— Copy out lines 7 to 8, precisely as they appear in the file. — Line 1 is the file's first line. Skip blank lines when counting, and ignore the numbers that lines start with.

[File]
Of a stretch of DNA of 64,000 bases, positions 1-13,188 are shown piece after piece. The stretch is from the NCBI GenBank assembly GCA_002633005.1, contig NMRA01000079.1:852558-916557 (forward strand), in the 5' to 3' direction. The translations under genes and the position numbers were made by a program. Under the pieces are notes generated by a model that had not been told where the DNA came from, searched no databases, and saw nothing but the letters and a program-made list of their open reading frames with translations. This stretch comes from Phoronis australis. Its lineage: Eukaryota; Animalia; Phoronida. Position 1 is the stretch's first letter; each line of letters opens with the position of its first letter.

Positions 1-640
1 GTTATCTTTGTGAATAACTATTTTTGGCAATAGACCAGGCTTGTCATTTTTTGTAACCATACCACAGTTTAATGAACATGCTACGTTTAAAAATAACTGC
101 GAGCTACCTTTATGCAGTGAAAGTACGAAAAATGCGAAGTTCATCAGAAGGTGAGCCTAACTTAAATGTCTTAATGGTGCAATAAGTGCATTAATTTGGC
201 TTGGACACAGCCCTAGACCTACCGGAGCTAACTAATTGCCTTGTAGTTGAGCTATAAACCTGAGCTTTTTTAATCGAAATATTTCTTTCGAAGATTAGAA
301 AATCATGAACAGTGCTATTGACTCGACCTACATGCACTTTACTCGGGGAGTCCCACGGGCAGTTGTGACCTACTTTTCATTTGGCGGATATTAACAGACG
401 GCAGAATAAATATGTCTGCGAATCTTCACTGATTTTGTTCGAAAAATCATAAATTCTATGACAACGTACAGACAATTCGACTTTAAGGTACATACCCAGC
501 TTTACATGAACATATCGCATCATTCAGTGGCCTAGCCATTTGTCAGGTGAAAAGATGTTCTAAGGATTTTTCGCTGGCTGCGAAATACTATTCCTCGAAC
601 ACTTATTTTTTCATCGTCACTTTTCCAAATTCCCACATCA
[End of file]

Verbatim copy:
401 GCAGAATAAATATGTCTGCGAATCTTCACTGATTTTGTTCGAAAAATCATAAATTCTATGACAACGTACAGACAATTCGACTTTAAGGTACATACCCAGC
501 TTTACATGAACATATCGCATCATTCAGTGGCCTAGCCATTTGTCAGGTGAAAAGATGTTCTAAGGATTTTTCGCTGGCTGCGAAATACTATTCCTCGAAC